A Family Dollar store in Queens. By weight, items can actually work out more expensive than Walmart or Costco, for instance.

While online retailers have transformed the landscape of American commerce, the largest three dollar-store chains are prospering offline, opening more than 1,800 stores last year.

The cost of a trip can be so negligible – the average customer drops $29 a month – and dollar stores have grown so ubiquitous, that it’s hard to countenance what economists confirm: visitors to dollar stores are often paying more than well-off consumers who shop elsewhere.

“If you’re budget-constrained, then you make choices that are not optimal,” said the professor John Strong, a dollar-store expert at the College of William & Mary.


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The bags of flour at a Dollar Store just south of San Francisco cost only $1, but they also only weigh two pounds. Most bags in the supermarket are five pounds, and can be scored for less than $2.50 at cavernous retailers like Walmart or Costco – though these require time and, often, a car to access. The dollar-store shopper would pay an equivalent of $5 for this much flour.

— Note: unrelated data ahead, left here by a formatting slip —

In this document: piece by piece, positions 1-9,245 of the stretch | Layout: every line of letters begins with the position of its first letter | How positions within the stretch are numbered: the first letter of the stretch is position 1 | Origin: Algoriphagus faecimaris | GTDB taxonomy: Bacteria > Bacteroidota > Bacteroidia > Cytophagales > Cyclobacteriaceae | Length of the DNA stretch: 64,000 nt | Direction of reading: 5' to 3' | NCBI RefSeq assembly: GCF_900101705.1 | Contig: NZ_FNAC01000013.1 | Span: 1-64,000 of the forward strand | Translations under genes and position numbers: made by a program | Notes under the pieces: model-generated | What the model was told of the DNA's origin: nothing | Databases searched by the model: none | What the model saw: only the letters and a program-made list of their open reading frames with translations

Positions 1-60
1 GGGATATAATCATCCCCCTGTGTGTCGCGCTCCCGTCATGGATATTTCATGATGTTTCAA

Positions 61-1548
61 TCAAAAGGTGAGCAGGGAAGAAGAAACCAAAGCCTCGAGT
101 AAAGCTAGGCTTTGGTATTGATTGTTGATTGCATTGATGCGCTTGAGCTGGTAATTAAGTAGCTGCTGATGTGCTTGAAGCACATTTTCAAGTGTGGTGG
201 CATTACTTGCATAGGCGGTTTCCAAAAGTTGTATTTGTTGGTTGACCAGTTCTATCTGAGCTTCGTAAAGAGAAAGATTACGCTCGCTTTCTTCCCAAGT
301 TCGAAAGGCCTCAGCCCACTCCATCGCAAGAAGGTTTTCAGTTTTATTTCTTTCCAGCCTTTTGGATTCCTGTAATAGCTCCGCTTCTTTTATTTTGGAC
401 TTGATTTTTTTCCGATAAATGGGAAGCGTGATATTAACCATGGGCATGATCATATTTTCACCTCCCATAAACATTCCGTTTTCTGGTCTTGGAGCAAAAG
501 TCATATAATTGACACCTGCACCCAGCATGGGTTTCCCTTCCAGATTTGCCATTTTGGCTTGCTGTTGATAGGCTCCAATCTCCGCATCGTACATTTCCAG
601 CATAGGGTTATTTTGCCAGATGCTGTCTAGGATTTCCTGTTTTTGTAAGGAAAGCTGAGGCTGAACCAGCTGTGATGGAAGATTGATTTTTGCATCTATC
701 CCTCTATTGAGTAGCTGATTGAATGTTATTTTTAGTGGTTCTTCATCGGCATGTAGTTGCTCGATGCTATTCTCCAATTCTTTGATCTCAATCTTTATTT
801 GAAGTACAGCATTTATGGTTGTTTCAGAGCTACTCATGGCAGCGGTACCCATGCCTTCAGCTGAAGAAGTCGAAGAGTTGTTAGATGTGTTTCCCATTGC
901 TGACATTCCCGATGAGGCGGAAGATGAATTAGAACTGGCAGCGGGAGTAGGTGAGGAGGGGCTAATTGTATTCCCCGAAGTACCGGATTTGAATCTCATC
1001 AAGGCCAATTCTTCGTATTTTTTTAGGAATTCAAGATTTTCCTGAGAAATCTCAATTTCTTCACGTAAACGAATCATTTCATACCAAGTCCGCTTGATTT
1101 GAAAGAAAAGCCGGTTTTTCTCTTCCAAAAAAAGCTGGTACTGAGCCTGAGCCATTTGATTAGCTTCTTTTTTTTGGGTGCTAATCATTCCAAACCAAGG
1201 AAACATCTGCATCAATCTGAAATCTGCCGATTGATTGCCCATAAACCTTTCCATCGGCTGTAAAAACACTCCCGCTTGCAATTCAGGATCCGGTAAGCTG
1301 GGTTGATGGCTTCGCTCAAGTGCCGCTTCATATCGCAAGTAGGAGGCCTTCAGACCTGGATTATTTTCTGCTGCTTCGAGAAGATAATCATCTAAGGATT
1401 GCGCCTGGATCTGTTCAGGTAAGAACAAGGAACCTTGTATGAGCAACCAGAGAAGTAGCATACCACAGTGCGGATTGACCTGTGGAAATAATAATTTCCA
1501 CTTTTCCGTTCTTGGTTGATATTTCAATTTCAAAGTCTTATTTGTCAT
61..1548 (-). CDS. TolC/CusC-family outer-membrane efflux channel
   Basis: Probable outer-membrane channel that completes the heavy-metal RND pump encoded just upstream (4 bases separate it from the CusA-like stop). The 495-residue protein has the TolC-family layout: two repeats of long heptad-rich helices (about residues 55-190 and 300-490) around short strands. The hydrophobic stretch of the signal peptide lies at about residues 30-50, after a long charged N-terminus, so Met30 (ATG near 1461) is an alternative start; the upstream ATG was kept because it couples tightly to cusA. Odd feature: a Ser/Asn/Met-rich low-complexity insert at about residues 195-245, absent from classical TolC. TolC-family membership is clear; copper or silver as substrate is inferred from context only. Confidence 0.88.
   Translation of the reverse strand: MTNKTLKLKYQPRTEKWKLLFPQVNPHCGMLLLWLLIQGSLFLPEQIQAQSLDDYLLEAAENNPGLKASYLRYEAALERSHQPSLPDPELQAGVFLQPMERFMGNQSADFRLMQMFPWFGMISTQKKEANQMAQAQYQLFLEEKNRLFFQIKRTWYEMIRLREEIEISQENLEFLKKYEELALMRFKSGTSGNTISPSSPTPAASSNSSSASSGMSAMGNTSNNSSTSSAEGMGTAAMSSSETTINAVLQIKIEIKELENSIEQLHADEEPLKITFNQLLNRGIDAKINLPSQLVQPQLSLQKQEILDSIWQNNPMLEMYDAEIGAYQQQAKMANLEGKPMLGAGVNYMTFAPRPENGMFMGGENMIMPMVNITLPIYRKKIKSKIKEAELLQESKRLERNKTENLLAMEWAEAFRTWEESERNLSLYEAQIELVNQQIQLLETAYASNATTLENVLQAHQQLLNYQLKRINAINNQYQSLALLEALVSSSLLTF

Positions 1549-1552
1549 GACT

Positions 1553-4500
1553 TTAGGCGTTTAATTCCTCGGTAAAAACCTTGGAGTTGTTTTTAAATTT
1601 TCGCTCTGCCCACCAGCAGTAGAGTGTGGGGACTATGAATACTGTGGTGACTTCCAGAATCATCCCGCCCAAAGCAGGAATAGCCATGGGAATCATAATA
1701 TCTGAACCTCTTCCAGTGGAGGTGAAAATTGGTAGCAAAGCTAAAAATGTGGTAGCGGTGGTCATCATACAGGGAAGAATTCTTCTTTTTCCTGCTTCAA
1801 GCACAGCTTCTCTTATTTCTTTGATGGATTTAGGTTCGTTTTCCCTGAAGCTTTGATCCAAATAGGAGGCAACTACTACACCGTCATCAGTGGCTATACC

Dollar store raisins are only 4.5 ounces. At a big box store, however, 72 ounces of raisins cost $10.50 – meaning dollar store customers are paying 52 percent more.

Cartons of milk at a dollar store are only 16 ounces – which prorates to $8 per gallon, more than what you’d pay for even top-of-the line milk at Whole Foods.

Deep-discount retailers have flourished in recent decades, popping up like mushrooms in the depressed locales big-box stores economically eviscerated in the decades before.

The Family Dollar chain opened up…